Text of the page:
New legislation that could be damaging to Massachusetts wetlands and wildlife is on the move at the State House. Learn more about why this bill is the wrong choice for mosquito control, and how you can help.
This week Mass Audubon president Gary Clayton is retiring after more than 30 years with our organization. We’ll miss his warmth, passion for nature, and the strong example he set as a leader. Thank you, Gary, for all your years of service!
Climate Action on the Cape
Mass Audubon signed on to support a Cape Cod Climate Emergency Declaration, coordinated by local groups in the region mobilizing to address the climate crisis. To date 1,300 governments around the world have declared climate emergencies, including municipalities like Amherst, Boston, and Worcester.
New MVP Funding Available
The state’s Municipal Vulnerability Preparedness Program has opened its next funding round for Planning and Action grants. Mass Audubon is a certified provider for the program, which helps communities plan for climate change and improve their resilience.
Small Fish, Big Role in our Ecosystems
Good news for seabirds and other species that feed on small fish known as sand lances – a new state regulation will reduce their overfishing. Thanks to the Division of Marine Fisheries for making this change! Mass Audubon also consulted on a recent paper on sand lances’ importance for Atlantic Ocean ecosystems.
Poll of the Week
A new Yale poll finds that a majority of American voters support financial relief for renewable energy companies, rather than bailouts for oil and gas companies, in response to the coronavirus pandemic.
Although Mass Audubon’s sanctuaries are currently closed due to the stay-at-home advisory, we have citizen science projects and activities for kids you can do closer to home. Stay tuned for more ways to take action and support your community during these challenging times.
Update from the State House
As we’ve all been adjusting to our new normal over the past few weeks, activity at the State House has redirected—but it hasn’t stopped. Here’s a quick recap on what’s been happening, from COVID-19 relief to old growth forest protections.
→ The state Municipal Vulnerability Preparedness (MVP) program is holding April webinars on how to apply for funding.
Speaking Up for Environmental Protections
Mass Audubon recently joined with our conservation partners to oppose two damaging changes to federal environmental laws—loosening enforcement of the Migratory Bird Treaty Act, and proposed “updates” to the National Environmental Policy Act that violate the law’s intent.
Free Technical Assistance Opportunity
The Southeast New England (SNEP) Network is offering communities in that region the opportunity to apply for free technical and training assistance for stormwater management and ecological restoration. Mass Audubon is a SNEP Network partner. Learn more & apply >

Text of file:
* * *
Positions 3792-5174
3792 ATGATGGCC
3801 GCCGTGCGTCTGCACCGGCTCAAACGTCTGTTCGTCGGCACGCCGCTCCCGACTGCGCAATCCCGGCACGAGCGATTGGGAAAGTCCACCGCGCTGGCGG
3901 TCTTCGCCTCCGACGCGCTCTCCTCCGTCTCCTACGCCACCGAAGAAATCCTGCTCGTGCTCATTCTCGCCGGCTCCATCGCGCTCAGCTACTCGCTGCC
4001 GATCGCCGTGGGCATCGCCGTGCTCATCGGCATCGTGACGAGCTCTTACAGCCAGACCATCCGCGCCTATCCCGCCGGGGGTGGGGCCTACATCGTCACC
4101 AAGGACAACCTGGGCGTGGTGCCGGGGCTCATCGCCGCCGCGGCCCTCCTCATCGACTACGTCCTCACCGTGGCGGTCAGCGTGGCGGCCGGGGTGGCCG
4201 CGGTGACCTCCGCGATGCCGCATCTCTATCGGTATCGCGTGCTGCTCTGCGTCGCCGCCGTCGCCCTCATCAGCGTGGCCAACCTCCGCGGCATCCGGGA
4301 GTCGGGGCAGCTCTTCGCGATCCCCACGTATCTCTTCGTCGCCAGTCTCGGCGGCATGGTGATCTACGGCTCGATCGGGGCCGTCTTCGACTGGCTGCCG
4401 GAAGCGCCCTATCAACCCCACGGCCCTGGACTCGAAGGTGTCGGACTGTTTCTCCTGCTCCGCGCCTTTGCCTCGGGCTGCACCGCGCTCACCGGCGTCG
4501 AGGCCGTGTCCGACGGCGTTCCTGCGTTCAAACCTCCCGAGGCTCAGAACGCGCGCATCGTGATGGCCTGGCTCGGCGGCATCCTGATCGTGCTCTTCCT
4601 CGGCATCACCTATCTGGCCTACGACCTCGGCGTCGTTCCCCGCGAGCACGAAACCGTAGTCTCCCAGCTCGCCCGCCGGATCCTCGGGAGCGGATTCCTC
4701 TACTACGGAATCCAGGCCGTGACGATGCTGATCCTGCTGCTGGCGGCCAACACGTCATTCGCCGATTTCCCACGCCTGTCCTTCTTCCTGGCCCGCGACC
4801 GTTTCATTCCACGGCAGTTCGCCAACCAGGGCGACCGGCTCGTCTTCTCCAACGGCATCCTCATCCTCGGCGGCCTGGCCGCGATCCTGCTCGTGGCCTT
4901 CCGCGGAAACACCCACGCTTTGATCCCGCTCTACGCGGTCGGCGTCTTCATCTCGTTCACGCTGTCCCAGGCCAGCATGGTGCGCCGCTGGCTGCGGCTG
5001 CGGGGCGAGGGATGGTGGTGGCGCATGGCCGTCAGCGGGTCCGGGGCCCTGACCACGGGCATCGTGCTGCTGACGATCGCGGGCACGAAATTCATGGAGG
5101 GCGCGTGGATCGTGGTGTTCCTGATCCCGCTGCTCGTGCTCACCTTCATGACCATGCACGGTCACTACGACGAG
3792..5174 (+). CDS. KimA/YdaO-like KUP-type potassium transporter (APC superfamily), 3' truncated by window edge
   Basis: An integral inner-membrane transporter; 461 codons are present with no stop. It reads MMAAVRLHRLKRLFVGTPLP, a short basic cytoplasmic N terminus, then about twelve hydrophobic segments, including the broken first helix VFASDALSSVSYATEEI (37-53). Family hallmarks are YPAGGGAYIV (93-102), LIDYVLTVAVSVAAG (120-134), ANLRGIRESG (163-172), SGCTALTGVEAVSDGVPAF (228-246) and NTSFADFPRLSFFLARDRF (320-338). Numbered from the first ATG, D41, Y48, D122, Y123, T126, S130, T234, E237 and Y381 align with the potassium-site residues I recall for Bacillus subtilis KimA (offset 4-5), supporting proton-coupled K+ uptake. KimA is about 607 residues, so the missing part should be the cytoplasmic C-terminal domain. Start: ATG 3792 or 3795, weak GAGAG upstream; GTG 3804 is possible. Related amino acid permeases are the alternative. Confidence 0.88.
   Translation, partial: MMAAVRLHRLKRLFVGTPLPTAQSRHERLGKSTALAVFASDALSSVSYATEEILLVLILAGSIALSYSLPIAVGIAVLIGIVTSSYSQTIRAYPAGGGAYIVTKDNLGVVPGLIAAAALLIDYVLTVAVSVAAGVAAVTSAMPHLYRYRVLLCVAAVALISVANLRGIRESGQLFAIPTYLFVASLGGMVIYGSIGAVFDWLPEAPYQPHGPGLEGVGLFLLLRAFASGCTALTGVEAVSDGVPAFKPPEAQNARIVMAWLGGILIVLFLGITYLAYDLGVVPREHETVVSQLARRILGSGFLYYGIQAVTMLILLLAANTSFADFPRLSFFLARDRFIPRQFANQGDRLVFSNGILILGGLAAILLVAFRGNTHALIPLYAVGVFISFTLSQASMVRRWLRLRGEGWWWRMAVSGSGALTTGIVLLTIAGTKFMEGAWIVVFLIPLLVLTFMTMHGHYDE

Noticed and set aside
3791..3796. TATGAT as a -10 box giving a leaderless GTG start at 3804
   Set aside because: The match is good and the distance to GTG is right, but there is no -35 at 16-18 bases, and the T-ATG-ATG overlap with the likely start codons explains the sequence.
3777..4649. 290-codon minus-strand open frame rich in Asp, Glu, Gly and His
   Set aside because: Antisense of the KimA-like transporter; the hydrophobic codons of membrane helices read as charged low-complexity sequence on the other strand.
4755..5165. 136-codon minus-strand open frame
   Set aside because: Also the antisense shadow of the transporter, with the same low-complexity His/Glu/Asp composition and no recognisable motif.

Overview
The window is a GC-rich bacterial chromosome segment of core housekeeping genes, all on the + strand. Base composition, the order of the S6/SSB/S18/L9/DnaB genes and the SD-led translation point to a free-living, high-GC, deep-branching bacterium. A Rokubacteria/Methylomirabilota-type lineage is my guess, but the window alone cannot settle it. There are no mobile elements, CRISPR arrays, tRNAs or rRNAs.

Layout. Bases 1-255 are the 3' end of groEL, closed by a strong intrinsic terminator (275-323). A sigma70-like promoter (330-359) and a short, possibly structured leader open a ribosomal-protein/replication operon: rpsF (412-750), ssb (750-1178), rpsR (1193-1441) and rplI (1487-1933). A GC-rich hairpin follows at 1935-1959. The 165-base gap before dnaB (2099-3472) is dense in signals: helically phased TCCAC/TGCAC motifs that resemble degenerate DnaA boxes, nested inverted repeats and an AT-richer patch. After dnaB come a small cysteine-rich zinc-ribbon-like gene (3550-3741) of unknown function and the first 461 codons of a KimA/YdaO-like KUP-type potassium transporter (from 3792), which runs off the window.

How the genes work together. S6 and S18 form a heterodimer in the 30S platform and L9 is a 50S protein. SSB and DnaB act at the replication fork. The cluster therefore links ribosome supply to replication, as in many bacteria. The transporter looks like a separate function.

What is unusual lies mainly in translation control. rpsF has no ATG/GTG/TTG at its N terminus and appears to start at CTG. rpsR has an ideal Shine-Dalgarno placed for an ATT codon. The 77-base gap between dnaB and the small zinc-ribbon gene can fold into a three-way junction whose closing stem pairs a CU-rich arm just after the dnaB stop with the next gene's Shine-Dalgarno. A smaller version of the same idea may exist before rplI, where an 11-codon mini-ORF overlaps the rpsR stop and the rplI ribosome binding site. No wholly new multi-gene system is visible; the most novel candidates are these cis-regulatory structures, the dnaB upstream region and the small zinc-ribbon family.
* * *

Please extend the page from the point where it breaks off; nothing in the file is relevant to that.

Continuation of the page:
As we all adjust to our new normal over these past few weeks during the COVID-19 crisis, activity at the State House has redirected, but hasn’t stopped. Here’s a quick recap on what’s been happening.
COVID-19 Relief Legislation
The Massachusetts state legislature has
introduced 26 different bills (and counting) to address the current pandemic. These
proposals range from creating a COVID-19 Quarantine Assistance Fund that to
assist residents who are unable to earn wages due to infection or quarantine,
to directing the department of revenue to send a $1,000 check to households who
meet certain income criteria.
So far, the only bill that has been signed into law is S.2599, Governor Baker’s bill that waives the one week waiting period for those qualifying for unemployment.
At the federal level, congress is also working on several proposed bills to address the pandemic. One has passed so far: TheFamilies First Coronavirus Response Act (H.R. 6201) was signed into law by President Trump last week. Its components include:
Providing free COVID-19 testing to the public, with no copays or deductibles.
Requiring employers with 500 or fewer employees to provide two weeks paid sick leave to employees unable to work due to quarantine or for the care of someone with COVID-19 (and provide related tax credits to the employer)
Providing $1 billion in state grants to assist in unemployment claims
Increasing funding for SNAP and WIC nutrition benefit programs.
It is expected that the Massachusetts state budget
will be delayed, and that once it does go through, there will be reduced
spending across all sectors. We’ll still continue to push for our Green Budget
priorities, since state environmental office and programs continue to need all
the support they can get.
Old Growth Forest Protections
We were pleasantly
surprised to see our priority
legislation improving protections for old growth forests was reported
favorably out of committee last week. Now it awaits approval by the Senate
Committee on Ways and Means before it can head to the House and Senate floor
New England’s energy system is more expensive and more polluting than it should be, but Massachusetts Attorney General Maura Healey is helping empower electricity users to advocate for a cleaner energy system in New England. Learn more and add your voice.